I know that to many people, “freelance writer” is synonymous with “creatively unemployed,” or to paraphrase one writer I heard speak, “another mother with a computer.” That’s why in addition to filling out an application, I’d also attached a resume and cover letter about what I’d been doing for the past eight years, with a specifics about my writing business. I’m not sure what the woman who interviewed me thought, but I got the impression she didn’t quite believe I’d written articles and press releases, despite my attachments. She asked me perfunctory questions about my writing, skimming over the first page of my application with a puzzled look and a disbelieving tone to her questions. She asked not a single question about my decades with the police department. She went all the way back to my college education. I last attended college in about 1992, 17 years ago. In my adult life after 21, I’ve had two employers: the Las Vegas Metropolitan Police Department and myself. I thought I was a pretty stable-looking candidate. Of course, if she thought I was lying, that surely eroded the pleasant, experienced image I was hoping to convey.

“So, I see you were a Communications major. What happened there?” I was a bit taken aback by her question. We were going to discuss why I left college almost 20 years ago? What was next, questions about high school? Had she honestly not noticed all those years working for the police department? Perhaps she didn’t believe that, either. I told her that during my last year of college I was caring for an elderly parent and working full time, which had changed my priorities. She asked why I left my last job, and I told her it was to have work that was more flexible, since I’d had a small child at home (given that I was a Communications major, I thought it was obvious why I chose freelance writing). She looked at me disapprovingly, perhaps disbelievingly, kind of like I had just said that I left my last job to join the circus as a fire eater.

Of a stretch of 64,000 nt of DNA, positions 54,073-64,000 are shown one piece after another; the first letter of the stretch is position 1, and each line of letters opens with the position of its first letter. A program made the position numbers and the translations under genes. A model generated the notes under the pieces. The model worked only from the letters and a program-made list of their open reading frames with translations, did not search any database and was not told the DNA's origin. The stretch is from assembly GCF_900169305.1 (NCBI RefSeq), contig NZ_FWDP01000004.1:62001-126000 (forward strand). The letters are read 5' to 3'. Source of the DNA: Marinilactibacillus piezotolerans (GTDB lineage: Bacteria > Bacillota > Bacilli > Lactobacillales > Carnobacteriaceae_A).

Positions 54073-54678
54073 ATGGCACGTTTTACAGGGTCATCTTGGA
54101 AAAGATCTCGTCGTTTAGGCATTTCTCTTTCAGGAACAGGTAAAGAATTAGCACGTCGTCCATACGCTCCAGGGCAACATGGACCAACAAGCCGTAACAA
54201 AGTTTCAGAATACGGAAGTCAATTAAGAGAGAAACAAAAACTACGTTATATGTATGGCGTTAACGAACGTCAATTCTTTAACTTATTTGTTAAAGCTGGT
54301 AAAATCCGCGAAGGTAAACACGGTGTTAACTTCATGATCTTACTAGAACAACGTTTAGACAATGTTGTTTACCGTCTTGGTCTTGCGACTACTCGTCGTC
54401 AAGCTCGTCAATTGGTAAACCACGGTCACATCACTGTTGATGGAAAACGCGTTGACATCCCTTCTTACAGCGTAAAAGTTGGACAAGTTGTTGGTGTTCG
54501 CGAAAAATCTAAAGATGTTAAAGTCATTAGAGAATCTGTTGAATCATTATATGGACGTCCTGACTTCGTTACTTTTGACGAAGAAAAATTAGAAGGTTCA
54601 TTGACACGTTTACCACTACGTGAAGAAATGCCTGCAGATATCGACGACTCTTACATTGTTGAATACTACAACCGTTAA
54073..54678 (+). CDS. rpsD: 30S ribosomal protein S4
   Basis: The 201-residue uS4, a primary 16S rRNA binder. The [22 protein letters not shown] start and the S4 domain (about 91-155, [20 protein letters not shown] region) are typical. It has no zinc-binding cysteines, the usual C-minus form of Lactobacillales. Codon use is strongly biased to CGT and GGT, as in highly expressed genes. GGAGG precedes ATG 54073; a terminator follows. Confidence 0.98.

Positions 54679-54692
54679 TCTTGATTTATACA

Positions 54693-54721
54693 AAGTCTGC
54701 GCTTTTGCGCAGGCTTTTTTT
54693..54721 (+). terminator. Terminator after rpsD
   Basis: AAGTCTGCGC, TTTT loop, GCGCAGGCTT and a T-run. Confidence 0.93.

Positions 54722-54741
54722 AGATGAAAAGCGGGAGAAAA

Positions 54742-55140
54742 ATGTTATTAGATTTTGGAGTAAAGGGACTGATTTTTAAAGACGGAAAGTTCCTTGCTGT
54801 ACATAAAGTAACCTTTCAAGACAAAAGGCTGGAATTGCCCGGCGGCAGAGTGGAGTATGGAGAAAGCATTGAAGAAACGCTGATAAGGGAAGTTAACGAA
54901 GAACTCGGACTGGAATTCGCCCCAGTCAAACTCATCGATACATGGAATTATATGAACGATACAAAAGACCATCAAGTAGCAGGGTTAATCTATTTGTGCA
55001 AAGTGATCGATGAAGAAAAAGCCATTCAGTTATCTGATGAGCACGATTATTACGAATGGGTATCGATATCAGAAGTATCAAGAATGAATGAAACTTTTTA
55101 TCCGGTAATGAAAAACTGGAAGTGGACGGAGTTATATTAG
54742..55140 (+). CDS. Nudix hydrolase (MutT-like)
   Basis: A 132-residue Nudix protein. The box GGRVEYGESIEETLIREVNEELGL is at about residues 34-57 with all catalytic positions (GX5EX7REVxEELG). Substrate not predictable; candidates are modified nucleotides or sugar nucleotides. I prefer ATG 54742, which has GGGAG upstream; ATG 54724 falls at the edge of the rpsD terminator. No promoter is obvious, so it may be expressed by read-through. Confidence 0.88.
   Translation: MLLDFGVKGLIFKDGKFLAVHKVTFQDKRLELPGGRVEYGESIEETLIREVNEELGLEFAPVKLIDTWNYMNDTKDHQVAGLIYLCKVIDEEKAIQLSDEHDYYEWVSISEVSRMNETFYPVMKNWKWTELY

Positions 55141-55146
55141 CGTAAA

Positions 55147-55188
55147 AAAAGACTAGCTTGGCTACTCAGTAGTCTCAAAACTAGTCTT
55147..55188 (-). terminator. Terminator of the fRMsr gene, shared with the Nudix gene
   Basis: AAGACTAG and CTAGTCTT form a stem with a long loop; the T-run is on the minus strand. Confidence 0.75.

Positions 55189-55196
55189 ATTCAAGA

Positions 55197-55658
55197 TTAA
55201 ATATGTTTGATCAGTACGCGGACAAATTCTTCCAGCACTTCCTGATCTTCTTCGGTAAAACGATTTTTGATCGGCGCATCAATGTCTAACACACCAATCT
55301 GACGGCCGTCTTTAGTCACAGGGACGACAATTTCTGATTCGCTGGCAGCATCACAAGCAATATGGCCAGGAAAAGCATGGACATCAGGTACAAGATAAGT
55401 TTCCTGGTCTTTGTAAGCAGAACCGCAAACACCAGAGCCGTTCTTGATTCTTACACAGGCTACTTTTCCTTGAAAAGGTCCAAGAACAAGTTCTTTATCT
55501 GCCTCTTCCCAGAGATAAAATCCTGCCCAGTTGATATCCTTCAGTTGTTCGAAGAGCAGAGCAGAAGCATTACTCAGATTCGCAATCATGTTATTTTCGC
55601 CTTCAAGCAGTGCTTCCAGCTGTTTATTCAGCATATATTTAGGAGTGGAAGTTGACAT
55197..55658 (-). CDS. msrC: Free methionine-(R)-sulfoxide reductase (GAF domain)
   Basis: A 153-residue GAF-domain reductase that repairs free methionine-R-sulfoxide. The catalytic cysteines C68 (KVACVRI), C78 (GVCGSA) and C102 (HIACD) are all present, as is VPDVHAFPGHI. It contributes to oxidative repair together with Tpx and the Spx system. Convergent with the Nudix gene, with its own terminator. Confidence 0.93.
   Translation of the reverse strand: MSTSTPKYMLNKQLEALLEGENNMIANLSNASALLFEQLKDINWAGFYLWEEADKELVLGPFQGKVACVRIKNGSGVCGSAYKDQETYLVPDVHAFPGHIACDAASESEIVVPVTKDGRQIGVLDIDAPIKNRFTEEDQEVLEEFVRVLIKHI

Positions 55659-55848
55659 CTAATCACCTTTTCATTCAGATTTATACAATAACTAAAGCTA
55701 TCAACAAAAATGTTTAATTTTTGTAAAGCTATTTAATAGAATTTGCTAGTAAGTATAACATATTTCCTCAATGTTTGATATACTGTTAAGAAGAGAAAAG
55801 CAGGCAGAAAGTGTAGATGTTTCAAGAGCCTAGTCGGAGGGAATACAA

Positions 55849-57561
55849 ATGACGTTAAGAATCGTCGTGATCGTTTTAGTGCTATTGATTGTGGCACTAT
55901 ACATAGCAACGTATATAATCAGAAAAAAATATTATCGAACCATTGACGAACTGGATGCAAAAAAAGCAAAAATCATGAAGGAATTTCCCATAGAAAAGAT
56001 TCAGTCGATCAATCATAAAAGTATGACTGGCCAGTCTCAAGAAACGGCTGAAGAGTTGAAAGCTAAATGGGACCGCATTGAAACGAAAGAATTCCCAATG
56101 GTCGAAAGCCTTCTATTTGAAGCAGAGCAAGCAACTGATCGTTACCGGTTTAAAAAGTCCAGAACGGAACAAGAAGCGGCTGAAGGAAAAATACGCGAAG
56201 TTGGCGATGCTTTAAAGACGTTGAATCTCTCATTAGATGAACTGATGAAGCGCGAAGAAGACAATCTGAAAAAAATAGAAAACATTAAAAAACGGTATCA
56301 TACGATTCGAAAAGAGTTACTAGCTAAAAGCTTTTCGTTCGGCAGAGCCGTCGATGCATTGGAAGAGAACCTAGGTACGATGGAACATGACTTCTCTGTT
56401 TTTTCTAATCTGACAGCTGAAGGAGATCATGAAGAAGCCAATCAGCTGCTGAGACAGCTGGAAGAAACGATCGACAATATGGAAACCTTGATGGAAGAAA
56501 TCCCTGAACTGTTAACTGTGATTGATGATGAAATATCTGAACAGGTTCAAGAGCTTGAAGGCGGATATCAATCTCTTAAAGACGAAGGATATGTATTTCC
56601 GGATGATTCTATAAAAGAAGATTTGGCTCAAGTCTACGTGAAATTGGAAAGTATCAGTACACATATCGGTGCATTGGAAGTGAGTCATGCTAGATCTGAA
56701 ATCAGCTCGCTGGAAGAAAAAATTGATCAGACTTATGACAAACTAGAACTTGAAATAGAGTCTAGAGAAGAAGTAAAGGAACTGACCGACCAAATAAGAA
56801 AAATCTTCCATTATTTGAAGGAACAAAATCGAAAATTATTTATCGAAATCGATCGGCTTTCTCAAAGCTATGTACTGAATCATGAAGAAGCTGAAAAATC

“Do you have any experience working with seniors other than your writing group?”

Other than leading a once-a-week writing group for seniors for the past seven years, which included helping three of them write books? Seriously? I smiled and politely said, “That would be the bulk of my experience.”

She had a lot to say about the importance of professional appearance, so much so that I wondered if I had something hanging out that I didn’t know about. The interviewee ahead of me had been wearing a denim skirt and hooker heels, and I was wearing a navy blue suit and white blouse. I thought I did look professional. Maybe Ms. Interviewer assumed that when I wasn’t out trying to deceive innocent retirement home directors, I wore Daisy Dukes and neglected to brush my hair.

I was doing my utmost to be honest, and since things seemed to be going so oddly (okay, badly), I freely admitted that it had been awhile since I’d been on a job interview. “My skills are a little rusty, I’m sure,” I admitted.

“The most important thing is to be yourself,” she said. Who else did she think I was being? That seemed to be the crux of the problem. Maybe she thought I was dishonest, or perhaps over-qualified, but whatever it was, I didn’t get a second interview.

The interviewer told me she had over 60 applications for her two positions, one full-time and one part-time. Apparently, I’m not the only Las Vegan out there looking for a little more stability these day.
Image courtesy of Sundeip Arora at